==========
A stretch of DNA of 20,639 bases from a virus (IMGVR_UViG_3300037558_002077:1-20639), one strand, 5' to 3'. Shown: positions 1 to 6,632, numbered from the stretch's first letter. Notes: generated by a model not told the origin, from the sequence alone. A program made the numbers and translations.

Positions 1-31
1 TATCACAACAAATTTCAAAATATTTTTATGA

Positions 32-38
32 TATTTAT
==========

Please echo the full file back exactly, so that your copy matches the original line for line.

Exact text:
A stretch of DNA of 20,639 bases from a virus (IMGVR_UViG_3300037558_002077:1-20639), one strand, 5' to 3'. Shown: positions 1 to 6,632, numbered from the stretch's first letter. Notes: generated by a model not told the origin, from the sequence alone. A program made the numbers and translations.

Positions 1-31
1 TATCACAACAAATTTCAAAATATTTTTATGA

Positions 32-38
32 TATTTAT